The Getty Foundation has  announced more than $1.7 million in architectural conservation grants dedicated to ten significant 20th century buildings as part of its Keeping It Modern initiative. The 2018 grants once again span the globe, and include the first grants awarded to buildings in Cuba, Bosnia and Herzegovina, Georgia, and Ireland, as well as well-known landmarks such as the Gateway Arch in St. Louis, Missouri.

Since its inception in 2014, Keeping It Modern has supported 54 national and international conservation projects that collectively address the importance of research and planning for the preservation of modern architectural heritage.

The ten projects selected to receive funding this year include:

  • The National Schools of Art of Havana, Cuba (architects: Ricardo Porro, Vittorio Garatti and Roberto Gottardi)
  • Gateway Arch, St. Louis, Missouri (architect: Eero Saarinen)
  • History Museum of Bosnia and Herzegovina, Sarajevo (architects: Boris Magaš, Edo Šmidihen and Radovan Horvat)
  • Chess Palace and Alpine Club, Tbilisi, Georgia (architects: Vladimir Aleksi-Meskhishvili and Germane Gudushauri)
  • Salk Institute for Biological Studies, La Jolla, California (architect: Louis Kahn)
  • St. Brendan’s Community School, Birr, Ireland (architects: Peter and Mary Doyle)
  • Technische Universiteit Delft Auditorium, Delft, Netherlands (architects: Johannes van den Broek and Jaap Bakema)
  • School of Mathematics at the Università degli Studi di Roma, Rome, Italy (architect: Gio Ponti)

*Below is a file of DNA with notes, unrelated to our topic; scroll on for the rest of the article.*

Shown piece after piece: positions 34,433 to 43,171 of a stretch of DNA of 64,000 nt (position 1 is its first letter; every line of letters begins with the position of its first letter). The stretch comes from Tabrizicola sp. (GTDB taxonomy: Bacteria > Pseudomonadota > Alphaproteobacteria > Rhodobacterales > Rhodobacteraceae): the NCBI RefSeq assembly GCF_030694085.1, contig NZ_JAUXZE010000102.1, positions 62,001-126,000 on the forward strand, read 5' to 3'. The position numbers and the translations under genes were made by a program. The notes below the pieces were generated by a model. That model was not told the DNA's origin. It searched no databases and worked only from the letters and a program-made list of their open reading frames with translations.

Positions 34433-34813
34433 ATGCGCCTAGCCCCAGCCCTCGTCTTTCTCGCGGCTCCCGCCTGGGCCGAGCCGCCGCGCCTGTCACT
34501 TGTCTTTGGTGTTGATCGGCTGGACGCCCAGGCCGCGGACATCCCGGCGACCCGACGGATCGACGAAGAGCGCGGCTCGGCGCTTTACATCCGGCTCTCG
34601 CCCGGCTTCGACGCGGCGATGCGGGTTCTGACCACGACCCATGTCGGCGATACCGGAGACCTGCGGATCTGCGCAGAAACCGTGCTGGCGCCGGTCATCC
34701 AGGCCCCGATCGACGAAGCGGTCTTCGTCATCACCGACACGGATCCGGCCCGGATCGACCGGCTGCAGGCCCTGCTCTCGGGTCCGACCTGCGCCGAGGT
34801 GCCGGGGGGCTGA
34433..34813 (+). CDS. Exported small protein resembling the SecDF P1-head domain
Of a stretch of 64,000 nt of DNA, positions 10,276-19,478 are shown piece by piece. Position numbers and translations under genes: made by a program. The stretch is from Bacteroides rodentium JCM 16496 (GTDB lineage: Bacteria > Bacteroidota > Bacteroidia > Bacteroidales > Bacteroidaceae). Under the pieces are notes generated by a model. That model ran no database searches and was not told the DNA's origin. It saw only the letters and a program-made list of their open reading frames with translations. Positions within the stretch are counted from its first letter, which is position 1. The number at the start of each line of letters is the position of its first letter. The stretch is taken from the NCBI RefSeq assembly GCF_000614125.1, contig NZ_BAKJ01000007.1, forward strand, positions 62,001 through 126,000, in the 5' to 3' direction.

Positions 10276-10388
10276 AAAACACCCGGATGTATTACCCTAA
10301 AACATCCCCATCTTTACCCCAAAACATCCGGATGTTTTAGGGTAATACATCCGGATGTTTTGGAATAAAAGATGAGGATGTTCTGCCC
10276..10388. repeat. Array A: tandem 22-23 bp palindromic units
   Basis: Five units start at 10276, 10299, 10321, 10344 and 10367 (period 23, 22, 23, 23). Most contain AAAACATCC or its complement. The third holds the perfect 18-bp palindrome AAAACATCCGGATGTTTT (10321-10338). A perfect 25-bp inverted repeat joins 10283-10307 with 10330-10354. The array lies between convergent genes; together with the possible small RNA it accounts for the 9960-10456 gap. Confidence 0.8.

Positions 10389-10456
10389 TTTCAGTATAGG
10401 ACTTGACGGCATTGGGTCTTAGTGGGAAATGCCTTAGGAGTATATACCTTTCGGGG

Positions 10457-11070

• Collegi Universitari at the Università degli Studi di Urbino Carlo Bo, Urbino, Italy (architect: Giancarlo De Carlo)
  • Engineering Building at the University of Leicester, England (architects: James Stirling and James Gowan)

“As Keeping It Modern’s international network continues to grow, we have seen grantees increasingly identify themselves with the initiative and the principles it represents,” says Joan Weinstein, acting director of the Getty Foundation. “Chief among them is an emphasis on research and planning, values that have guided the Getty’s funding for decades. We believe that Keeping It Modern projects are setting a new standard.”

“The 2018 Keeping It Modern competition was remarkable for the many strong proposals we received, especially from international applicants,” says Antoine Wilmering, senior program officer for the Getty Foundation. “We have always believed that, for cultural heritage conservation, it is crucial to first understand all the issues before doing any work, and 20th century architecture is no different. After five years of funding, the project outcomes are beginning to have a collective impact as more and more stewards embrace comprehensive planning as the bedrock for responsible preservation of modern buildings.”

Keeping it Modern was developed by the Getty Foundation to complement the Getty Conservation Institute’s Conserving Modern Architecture Initiative (CMAI). Of the 54 Keeping It Modern projects to date, two buildings (including the Salk Institute) were also supported by CMAI.